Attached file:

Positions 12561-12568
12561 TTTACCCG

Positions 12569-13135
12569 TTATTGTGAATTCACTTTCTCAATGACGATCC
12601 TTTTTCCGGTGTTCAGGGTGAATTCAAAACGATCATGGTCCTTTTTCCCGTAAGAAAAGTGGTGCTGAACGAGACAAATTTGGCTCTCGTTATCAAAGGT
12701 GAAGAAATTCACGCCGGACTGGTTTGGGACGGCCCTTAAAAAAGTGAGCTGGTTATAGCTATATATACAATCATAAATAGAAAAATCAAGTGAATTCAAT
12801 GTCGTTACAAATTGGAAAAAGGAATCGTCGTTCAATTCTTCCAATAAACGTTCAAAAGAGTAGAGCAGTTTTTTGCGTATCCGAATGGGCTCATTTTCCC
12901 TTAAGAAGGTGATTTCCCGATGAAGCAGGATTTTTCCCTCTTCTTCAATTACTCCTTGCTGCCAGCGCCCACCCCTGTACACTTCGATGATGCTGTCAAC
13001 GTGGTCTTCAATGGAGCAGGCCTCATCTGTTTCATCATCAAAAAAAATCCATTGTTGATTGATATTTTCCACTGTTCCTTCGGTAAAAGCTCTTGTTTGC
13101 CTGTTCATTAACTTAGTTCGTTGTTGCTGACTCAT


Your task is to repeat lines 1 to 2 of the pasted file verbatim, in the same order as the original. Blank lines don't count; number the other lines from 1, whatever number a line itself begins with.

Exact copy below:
Positions 12561-12568
12561 TTTACCCG